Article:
gauri nadkarni choudhary
The young nurse slowly walked through the corridors. Her shift had finally ended and she could go home. The day had been exhausting, physically and emotionally. She could feel the hunger pangs and had an inexplicable urge to cry. It seemed like such a thankless job, being a nurse. Nothing seemed to be enough.
“ I am not going to go down this rabbit hole”, she thought. As she got ready to leave, she heard someone cry, a soft moaning sound that came more from despair than pain. “Let the night duty nurse deal with it, I have done my share” was her first thought but she felt this lingering need to go check on the person one last time.
She saw in the corridor, a young man, crying softly to himself. He looked exhausted, the telltale signs of sleep deprivation on his face. His clothes and his unkempt look meant he had not been home in days. He looked up at her and hastily wiped his tears.
She sat down beside him and asked him what the problem was. He sat quiet for a long time, staring at his palms. She recognized him as the son whose mother had made a complete recovery from a difficult kidney replacement surgery. She had looked up on the woman a few hours before and all was fine. “Is your mother alright”, she asked him.
“I work in the U.S”, he whispered, “in a big company. I have a six digit salary, a big house and a fancy car. Apparently I am more successful than most people my age but today I feel like a loser, like a failure when I look at all the people around me”
“The kidney that my mother got was of a young police constable. He was probably my age. He died while on duty. His wife, she barely looked 18, took the decision to donate his organs. She couldn’t even sign her name on the form. She hadn’t been to school. “, he told her as tears continued to flow.
“ I rushed my mother to the hospital for the transplant. The ambulance driver smiled at me and said that he knew my mother. His wife worked in my house as a maid. I had never acknowledged his presence in all these years. Nor of his wife for that matter. They were just nameless people whose job was to make my life comfortable. As we got into the ambulance, he told me not to worry and all will be fine. His wife came running and handed me a box. She had packed lunch for me. She told me to not worry, that she will look after my dad and the house while we were away. She even sent me food every day with her husband.”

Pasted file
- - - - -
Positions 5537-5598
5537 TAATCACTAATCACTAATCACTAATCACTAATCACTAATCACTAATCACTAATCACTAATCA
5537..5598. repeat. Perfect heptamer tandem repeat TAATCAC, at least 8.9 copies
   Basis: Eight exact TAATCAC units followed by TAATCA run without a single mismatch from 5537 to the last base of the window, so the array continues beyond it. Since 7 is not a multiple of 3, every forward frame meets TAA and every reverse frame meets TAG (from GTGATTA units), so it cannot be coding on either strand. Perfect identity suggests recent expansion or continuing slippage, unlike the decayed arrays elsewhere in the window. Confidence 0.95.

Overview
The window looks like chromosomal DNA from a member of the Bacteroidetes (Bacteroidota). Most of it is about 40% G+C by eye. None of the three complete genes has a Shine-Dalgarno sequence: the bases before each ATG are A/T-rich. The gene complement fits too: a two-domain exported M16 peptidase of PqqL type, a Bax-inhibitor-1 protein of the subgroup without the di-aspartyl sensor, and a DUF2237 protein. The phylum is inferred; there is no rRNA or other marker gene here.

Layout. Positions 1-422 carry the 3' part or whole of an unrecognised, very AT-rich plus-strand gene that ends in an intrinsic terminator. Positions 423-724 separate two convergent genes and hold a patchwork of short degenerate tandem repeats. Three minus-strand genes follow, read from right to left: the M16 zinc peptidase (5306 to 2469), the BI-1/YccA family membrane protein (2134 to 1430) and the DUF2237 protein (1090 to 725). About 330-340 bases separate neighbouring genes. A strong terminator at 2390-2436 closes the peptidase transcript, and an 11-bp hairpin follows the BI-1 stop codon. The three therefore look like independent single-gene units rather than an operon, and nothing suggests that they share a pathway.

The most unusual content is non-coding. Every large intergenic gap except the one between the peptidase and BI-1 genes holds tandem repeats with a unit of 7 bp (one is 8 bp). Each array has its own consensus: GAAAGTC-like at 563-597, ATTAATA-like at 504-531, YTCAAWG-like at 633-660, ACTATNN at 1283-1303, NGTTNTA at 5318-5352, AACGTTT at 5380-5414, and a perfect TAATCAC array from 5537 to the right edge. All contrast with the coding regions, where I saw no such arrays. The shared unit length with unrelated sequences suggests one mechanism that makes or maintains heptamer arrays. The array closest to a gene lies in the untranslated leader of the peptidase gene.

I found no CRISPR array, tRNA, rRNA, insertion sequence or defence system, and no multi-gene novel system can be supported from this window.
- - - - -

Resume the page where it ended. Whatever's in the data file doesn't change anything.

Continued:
“ As I waited outside the operation theatre, an old man sat beside me. He had old and dirty clothes. I kept thinking of hygiene and germs, but he was here to donate blood on his birthday. He had done this for last 25 years, ever since he was a young man. He laughed and told me that the doctors feel he is too old to give blood now but he still insisted.”
“Then you mam”, he said looking at the nurse. “You and your friends, bathed my mother, cleaned her, fed her and talked to her every single day. One of you even put flowers in her hair to cheer up. I remember losing my temper on you, but no one complained. You continued to look after her with a smile.”
“My mother may have received the gift of life today. She recovered from a life threatening illness but I have received a bigger gift today. The gift of humility. I have finally recovered from a more devastating illness, I have become human again! Thank you for that!”
She smiled though her tears. She hadn’t realized that she had started to cry. Whoever said she was in a thankless job!!